Part 1: Finding My Place in the Universe
By LLyn De Danaan aka Lynn Patterson
I made the move. To Seattle. For graduate school at University of Washington. That’s why I was in the Pacific Northwest when The Evergreen State College opened.
Here’s what my life was like in the late 1960s while a student: Trips to the Pacific Ocean, driftwood, logging trucks, colorful flower-bedecked hitchhikers on freeway turn offs (on their way to San Francisco), light shows and strobes at Eagle’s Auditorium in Seattle, The Whole Earth Catalog, Helix (a brilliant “underground” newspaper), marching against the Vietnam War on the freeway and through downtown, buildings blowing up on campus, rallies at the federal courthouse, Radical Women meetings, Claire Fraser holding forth. I had the time of my life.
By 1970, I had nearly finished my graduate anthropology degree at University of Washington and had fallen in love with the Pacific Northwest. My decision to attend UW was driven by my heart and not half-imagined career goals. Yes, my specialty area was Southeast Asia. I had already lived in Sarawak, Malaysia for two years and written a couple of published papers based on research I was able to do even though I was a full time agricultural/Peace Corps worker. I knew Peter Wilson was at University of Washington and I wanted to study with him and further my work in Malaysia.
But the heart was the real decision maker. I had other choices for good graduate work. But I knew the Northwest was where I would want to spend my life. Since arriving in Seattle in 1966, I had worked with friends, Karen James and Bruce (Subiyay) Miller, on the Skokomish Reservation making a film with two elder basket makers, Louisa Pulsifer and Emily Miller. It was the beginning of a renaissance for Indigenous Northwest culture and politics. I knew my way around cameras and had studied visual anthropology at Ohio State. It was just one of many projects. I worked in Seattle on community development projects. I took on a collaborative project with farmworkers in the Yakima Valley. I visited logging camps and, with Karen’s family (my surrogate family), I learned to open oysters, dig razor clams and cook geoduck. Karen and her family had deep local roots: their forebears were immigrants from Finland and Cornwall, settled in the Grand Mound area. And Karen and Bruce welcomed me into a whole new world of Indigenous wisdom, culture, and craft.
I worked for a regional planning agency, our offices in the Ferry Terminal Building. I was in Seattle when the local movers and shakers saved the Public Market, and, because it was very much a “small” town and “small” state then, I met most politicians in Seattle and worked on several campaigns. One could move in and out of many circles easily.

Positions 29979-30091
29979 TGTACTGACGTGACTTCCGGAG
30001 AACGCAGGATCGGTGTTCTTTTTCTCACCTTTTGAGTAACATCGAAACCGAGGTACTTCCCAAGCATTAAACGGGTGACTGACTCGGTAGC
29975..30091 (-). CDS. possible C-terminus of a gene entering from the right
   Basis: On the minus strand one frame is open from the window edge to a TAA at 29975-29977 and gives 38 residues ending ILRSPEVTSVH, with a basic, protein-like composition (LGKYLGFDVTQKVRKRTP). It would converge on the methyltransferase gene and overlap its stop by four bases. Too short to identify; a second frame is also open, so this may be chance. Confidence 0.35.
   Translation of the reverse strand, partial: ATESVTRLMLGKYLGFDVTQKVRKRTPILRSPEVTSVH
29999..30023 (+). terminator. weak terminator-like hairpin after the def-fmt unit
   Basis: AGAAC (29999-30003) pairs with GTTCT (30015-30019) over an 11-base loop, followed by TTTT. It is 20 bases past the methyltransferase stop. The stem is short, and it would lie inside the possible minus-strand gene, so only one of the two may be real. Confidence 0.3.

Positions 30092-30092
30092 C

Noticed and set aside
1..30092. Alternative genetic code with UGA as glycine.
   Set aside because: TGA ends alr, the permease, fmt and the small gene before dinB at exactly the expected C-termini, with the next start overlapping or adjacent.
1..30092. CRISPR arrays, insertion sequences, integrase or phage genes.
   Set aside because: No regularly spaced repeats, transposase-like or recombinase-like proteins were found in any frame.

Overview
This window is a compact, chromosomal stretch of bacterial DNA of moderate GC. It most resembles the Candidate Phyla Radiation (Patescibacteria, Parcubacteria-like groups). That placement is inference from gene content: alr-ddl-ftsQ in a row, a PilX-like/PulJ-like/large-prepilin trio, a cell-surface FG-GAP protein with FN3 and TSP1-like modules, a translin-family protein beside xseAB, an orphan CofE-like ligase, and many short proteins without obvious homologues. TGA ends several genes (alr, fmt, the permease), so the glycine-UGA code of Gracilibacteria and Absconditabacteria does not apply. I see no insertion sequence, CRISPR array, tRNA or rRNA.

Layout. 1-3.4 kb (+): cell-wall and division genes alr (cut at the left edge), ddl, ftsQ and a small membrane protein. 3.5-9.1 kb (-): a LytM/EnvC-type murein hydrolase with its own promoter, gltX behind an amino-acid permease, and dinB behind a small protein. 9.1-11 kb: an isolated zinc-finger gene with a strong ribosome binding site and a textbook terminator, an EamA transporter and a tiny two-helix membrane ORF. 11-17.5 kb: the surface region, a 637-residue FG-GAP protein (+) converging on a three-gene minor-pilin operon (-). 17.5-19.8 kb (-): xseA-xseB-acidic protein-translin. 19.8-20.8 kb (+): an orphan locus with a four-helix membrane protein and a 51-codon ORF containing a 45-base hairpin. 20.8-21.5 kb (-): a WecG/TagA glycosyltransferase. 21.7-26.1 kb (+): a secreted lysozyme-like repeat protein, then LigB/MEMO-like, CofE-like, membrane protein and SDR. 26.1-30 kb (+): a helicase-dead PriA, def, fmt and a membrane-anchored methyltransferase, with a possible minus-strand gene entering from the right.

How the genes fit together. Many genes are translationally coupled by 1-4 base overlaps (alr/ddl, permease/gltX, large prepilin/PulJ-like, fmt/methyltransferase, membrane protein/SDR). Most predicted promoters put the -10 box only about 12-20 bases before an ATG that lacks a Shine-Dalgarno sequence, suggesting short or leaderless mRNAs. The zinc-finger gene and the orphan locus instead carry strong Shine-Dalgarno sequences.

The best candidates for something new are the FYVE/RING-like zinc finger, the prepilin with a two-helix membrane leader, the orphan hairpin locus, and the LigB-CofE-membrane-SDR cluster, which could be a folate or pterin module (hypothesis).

I ate with grad student friends at Tai Tung on King Street. I taught in the Central District out of Herzl Synagogue and marveled when Seattle shut down after only an inch of snow had fallen and when people appeared in shorts if the sun came out for an hour or two in February. My leather shoes mildewed from the rain. By 1970, I was becoming a real Northwesterner and had a beginner’s grasp of what this wonderful western Washington was all about.
My brother, an 18-year-old conscientious objector, still in our family home in Beavercreek, Ohio, followed me to Seattle to serve his two years as an orderly with Harborview Hospital on First Hill. For a while, he lived with a friend and a goat and blacklight posters. By 1970, he had a spouse, Ellen, and my first niece, Callie.
I wanted to stay in this fabulous region! And during my graduate years, I and other teaching assistants began to deplore our status and the way we and others were taught. In between the rallies and the marches, we read Teaching as a Subversive Activity and other publications that envisioned a different kind of education and its purpose. When I heard about Evergreen, a new college that seemed to offer opportunities for real innovation, I couldn’t apply quickly enough.
It wasn’t easy to get an interview with anyone at Evergreen. Thousands of candidates from around the country sent inquiries. I traveled frequently to Olympia from my Wallingford neighborhood digs and brashly called Dean Cadwallader’s office each time. “I’m in town. I can come in today.” I would not be deterred. Finally, an invitation.
The campus was mud and machinery with a few pillars of concrete here and there. Staff and deans were in trailers on the property. The scent of something grand was in the air. I was pretty full of myself, I suppose, and had a resume that included pages of accomplishments and stellar academic references. The two entries on the resume that attracted attention were these: I had been told that I, “handle flip charts deftly,” by one of my bosses, and I had been the Ohio State Fair square dance calling champion. Never mind my time abroad in the Peace Corps, my Phi Beta Kappa, my research projects. It was those goofy exploits that the planning faculty asked me about during rounds of interviews (though one sullenly asked if I were “one of those feminists”). Nobody seemed to mind that I had been fired three times. Because the reasons I’d been fired had to do with my righteous stands on this and that, I assumed I would be at Evergreen for at most three years. I had to be ready to be asked to leave, so I didn’t go into debt for years.